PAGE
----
Sunken Past

When a Drought Uncovered Ghost 
Towns & a Scary American Future 

At face value, these ruins hold a certain charm. Cities flooded for progress, they took to the depths a vanishing world of temples and playgrounds. Now they fire up the imagination about lives that laid dormant for so long.
But as they reemerge, a frightful vision of decay awakens, one that a climate gone awry may turn into routine. In Argentina, Brazil, Mexico, and the U.S., what once stood impervious is now shadows on a beaten land.
Mankind has been using the age-old mechanical power of falling water for thousands of years. But the technological explosion of the Industrial Revolution made it possible to be harnessed in large scale, and the 20th century saw an acceleration of this process.
Soon, these machines were transforming even the most inhospitable areas into arable lands, and the age of massive, miles-wide crops was born. It was far from such a neat progression, but water turbines became as inexorable as the force of nature they were designed to harness.
With power, however, came great irresponsibility. Soon, they were large enough to divert the ancient course of rivers, and favor some land properties over others, richer states rather than needier ones (we’re looking at you, California).

THE GATES OF BLACK CANYON
The Hoover Dam, built to tame the Colorado River in 1935, is seen as one of the 20th century’s greatest architectural marvels, and still provides water and electricity to two million acres in three states. It also killed the town of St. Thomas, and drove some 500 souls away.
Drought conditions, which have worsen since 2002, have now rescued those ruins from the bottom of Lake Mead, and exposed a haunting landscape of half demolished buildings and silence. They’ve also (more)
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Read Also:
* The Third Rock
* Going Under
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Chico Mendes

The Rainforest Man & the
Hands That Dealt His Fate

At 6:45pm, 25 years ago this Sunday, Chico Mendes headed to his backyard to take a shower, in Xapuri, at the heart of Brazil’s Amazon state Acre. As he opened the door, he was shot point blank and met the fate that he’d already been telling everyone it’d be his.
He’d turned 44 a week before, and still envisioned a bright future for the mythical land where he was born, became a community leader, and ultimately fell as the most recognizable face of the forest and its native peoples’ struggle. He also knew who was coming to kill him.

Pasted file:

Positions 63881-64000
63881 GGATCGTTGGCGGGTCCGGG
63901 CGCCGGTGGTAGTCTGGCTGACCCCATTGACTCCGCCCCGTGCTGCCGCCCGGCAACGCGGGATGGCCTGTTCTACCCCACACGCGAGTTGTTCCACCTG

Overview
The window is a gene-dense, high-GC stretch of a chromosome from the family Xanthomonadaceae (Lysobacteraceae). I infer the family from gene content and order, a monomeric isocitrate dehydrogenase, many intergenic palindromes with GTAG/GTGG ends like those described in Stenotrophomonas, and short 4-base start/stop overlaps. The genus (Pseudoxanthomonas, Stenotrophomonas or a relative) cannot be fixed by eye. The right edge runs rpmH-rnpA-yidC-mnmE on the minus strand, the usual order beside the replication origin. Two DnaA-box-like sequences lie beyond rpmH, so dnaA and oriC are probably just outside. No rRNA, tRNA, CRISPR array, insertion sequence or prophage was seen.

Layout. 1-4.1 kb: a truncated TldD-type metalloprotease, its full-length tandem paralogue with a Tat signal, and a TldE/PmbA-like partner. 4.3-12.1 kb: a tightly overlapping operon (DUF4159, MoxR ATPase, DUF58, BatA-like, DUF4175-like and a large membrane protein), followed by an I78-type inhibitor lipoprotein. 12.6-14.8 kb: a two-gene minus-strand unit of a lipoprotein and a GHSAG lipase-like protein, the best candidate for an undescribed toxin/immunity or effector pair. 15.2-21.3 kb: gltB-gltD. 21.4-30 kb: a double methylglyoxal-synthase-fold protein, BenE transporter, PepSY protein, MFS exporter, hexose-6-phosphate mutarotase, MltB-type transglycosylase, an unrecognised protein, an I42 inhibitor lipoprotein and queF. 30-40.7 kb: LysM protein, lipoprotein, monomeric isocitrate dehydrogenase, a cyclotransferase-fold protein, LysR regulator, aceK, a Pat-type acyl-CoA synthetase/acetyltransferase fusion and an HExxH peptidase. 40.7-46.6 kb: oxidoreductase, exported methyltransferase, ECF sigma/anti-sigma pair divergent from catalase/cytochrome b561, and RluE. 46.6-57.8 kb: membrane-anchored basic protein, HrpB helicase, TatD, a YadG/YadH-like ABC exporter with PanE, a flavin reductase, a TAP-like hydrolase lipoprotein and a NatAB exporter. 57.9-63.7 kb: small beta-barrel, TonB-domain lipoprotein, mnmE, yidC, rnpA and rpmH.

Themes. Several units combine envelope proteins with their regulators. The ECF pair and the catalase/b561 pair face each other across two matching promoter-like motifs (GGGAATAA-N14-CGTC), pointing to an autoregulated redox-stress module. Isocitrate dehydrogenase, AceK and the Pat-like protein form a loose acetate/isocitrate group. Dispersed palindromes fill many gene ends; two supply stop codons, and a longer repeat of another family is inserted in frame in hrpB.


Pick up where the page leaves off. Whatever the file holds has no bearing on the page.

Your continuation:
“I always survive,” said a 78-year old man after being run over by a car in nearby Rio Branco just this past Dec. 5. No one would have paid much attention to him, though, if he wasn’t Darly Alves da Silva, found guilty of having ordered the hit on Chico, executed by his son. And that, yes, he’s been free for years now.
He could be referring to the fact that he made it to such an advanced age in a region where life expectancy is officially set at 72 years old. Or for surviving the accident itself. But he could as well be bragging about the botched criminal process that failed to keep him and son in jail for more than half of their 19 years sentence.

DISMANTLING A LEGACY
Chico is gone, although many say his cause continues to thrive. It’s hard to say: according to even the most conservatives stats, deforestation of the Amazon, although diminishing at a steady rate, is still hovering just below 15 thousand square kilometers in annual average, since the time he, unlike Darly, still walked among us.
As with most dead leaders, the growth of his global stature increases as more time passes since his demise, and much of the essence of his struggle tends to be glossed over in favor of a more benign, heroic but virtually impossible to attain, public image. That’s how the system works to undermine those who challenge it.
By sanitizing his accomplishments as a combative labor activist, who dedicated his life not so much to preserve the forest per se but to defend the people who live in it, and who he represented politically, the coverage about the 25 years of his death will be probably dominated by rousing but empty speeches by those who failed him.
For one of the saddest things about Chico’s tragedy was that in Dec. 9, 1988, he named his assassins in an interview to Jornal do Brasil, and even give the reasons Darly and his brother, who was never convicted, would invoke to have a contract on his life. Sad also because the interview wasn’t published until the ill deed was done.

STARING DOWN BULLDOZERS
Despite his serious accusations against them, for being responsible for some 30 killings of rural workers, no action was taken until a global outcry ignited by his death practically forced the Brazilian justice Continue reading